*]Vaśtva: the power to subjugate all

Catholic Encyclopedia:

…we are certain that
[LIST]*]God alone can perform those effects which are called substantial miracles, e.g., raising the dead to life,
*]that miracles performed by the angels, as recorded in the Bible, are always ascribed to God, and Holy Scripture gives Divine authority to no miracles less than Divine;
*]that Holy Scripture shows the power of evil spirits as strictly conditioned, e.g., testimony of the Egyptian magicians (Exodus 8:19), the story of Job, evil spirits acknowledging the power of Christ (Matthew 8:31), the express testimony of Christ himself (Matthew 24:24) and of the Apocalypse (Revelation 9:14). Granting that these spirits may perform prodigies — i.e., works of skill and ingenuity which, relatively to our powers, may seem to be miraculous — yet these works lack the meaning and purpose which would stamp them as the language of God to men.[/LIST]

Driscoll, J.T. (1911). Miracle. In The Catholic Encyclopedia. New York: Robert Appleton Company.

Ben, I’m curious.

You seem to read a lot of things, and then use them to doubt some aspect of Catholicism.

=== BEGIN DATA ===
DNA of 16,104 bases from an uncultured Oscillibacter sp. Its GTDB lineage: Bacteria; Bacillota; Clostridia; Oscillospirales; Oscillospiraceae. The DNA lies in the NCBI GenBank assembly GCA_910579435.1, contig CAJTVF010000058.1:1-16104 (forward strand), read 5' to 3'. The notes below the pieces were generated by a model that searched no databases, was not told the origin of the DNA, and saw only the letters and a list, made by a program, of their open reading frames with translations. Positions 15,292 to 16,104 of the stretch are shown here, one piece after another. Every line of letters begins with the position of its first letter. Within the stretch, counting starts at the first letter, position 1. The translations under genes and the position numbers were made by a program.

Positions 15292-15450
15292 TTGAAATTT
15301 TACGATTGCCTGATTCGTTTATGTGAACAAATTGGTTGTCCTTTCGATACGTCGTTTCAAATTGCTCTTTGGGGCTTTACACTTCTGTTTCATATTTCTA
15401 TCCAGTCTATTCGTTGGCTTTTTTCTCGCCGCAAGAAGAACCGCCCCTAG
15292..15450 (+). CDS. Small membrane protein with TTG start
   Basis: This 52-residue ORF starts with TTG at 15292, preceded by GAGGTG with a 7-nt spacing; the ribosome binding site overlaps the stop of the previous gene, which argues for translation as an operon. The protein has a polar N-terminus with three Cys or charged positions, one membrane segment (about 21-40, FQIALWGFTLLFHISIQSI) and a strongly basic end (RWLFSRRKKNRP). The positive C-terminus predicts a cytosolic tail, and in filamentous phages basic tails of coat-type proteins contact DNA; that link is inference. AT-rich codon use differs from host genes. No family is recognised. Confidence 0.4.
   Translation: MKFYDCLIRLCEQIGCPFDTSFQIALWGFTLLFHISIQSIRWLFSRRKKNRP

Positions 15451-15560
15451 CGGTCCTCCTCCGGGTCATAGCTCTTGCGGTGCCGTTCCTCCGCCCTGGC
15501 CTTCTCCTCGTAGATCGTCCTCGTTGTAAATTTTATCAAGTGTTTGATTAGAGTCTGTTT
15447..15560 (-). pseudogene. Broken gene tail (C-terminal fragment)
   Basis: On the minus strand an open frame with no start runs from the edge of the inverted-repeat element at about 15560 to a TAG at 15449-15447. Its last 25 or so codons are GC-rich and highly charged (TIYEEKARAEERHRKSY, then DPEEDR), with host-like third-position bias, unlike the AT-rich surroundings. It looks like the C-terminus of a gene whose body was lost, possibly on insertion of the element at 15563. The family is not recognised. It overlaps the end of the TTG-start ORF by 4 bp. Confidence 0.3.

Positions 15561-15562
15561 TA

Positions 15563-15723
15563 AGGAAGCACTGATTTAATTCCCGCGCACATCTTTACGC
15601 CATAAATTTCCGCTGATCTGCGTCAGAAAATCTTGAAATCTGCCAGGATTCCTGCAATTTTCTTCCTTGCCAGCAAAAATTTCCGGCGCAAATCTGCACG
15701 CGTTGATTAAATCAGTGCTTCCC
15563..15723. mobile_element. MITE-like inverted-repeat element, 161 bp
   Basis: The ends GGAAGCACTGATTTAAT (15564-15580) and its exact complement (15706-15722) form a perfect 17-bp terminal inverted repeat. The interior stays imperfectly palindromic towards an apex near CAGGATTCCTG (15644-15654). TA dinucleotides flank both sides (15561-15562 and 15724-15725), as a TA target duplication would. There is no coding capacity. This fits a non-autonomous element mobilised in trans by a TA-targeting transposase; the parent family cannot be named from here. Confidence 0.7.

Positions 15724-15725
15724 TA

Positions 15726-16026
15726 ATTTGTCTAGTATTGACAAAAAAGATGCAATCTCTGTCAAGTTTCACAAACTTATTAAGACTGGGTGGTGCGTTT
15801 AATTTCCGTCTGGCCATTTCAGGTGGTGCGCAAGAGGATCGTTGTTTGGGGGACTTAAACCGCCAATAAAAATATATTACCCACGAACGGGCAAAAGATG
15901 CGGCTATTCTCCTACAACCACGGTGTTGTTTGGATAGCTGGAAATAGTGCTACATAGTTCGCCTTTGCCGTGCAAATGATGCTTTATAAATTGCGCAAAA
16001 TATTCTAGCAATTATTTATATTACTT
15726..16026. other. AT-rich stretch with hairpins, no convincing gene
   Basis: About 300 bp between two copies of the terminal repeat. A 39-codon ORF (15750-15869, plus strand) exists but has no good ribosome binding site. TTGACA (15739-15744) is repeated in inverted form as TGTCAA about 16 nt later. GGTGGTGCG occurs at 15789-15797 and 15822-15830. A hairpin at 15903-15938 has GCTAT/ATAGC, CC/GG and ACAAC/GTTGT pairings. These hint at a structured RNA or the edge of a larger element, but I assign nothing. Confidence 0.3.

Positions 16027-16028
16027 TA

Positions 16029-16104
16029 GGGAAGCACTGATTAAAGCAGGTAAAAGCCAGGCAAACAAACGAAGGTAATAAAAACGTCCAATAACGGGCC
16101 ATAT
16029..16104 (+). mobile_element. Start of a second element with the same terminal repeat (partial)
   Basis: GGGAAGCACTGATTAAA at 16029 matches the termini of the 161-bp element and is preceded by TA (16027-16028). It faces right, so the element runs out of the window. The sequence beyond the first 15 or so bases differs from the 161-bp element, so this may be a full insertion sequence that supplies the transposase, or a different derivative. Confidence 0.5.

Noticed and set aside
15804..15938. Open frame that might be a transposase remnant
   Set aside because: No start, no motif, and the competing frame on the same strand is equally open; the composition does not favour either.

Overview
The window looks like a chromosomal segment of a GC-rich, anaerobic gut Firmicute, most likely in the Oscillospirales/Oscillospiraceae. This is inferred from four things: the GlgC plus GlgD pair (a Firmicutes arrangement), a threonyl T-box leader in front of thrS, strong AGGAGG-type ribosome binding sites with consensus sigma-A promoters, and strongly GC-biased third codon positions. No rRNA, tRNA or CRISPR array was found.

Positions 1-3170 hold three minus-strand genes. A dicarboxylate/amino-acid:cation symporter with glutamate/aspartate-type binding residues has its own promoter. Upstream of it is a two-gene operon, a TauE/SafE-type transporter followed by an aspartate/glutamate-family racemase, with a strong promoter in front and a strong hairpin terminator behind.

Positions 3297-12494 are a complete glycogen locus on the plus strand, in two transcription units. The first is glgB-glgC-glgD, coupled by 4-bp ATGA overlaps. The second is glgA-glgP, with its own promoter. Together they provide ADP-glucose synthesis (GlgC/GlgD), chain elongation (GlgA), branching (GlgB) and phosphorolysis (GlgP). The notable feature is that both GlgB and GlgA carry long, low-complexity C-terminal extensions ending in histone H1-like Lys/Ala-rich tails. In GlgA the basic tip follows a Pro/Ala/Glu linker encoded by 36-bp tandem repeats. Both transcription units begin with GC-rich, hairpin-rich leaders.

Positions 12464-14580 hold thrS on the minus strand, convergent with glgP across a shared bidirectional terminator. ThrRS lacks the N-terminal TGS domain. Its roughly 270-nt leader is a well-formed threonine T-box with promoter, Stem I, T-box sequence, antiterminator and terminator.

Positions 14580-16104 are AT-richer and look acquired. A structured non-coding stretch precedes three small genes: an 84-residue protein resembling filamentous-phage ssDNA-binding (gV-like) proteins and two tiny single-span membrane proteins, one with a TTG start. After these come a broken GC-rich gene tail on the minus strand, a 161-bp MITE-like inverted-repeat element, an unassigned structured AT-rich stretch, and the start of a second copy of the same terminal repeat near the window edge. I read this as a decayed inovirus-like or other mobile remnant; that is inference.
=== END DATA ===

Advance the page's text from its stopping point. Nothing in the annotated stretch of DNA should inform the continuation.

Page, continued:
Are you convinced in your own mind that Catholicism is false?

If yes, then are you posting these things for answers, or to spread questions in people’s minds?

If not, then do you understand that you have an obligation to avoid things that are seriously undermining your faith? In fact, it’s probably mortally sinful to purposely seek out things that are going to harm your faith, knowing full well what the result of that will be.

I’m going to be a little blunt. I think that a lot of the problems that you see are exceedingly tame. I can understand why they might bother a person, and I sincerely empathize with you if you’re struggling. I struggled for years and years trying to find some sort of religion.

But in this case, we have accounts of supernatural occurrences, and you present some sort of a fear that these alleged events pose a danger to the faith.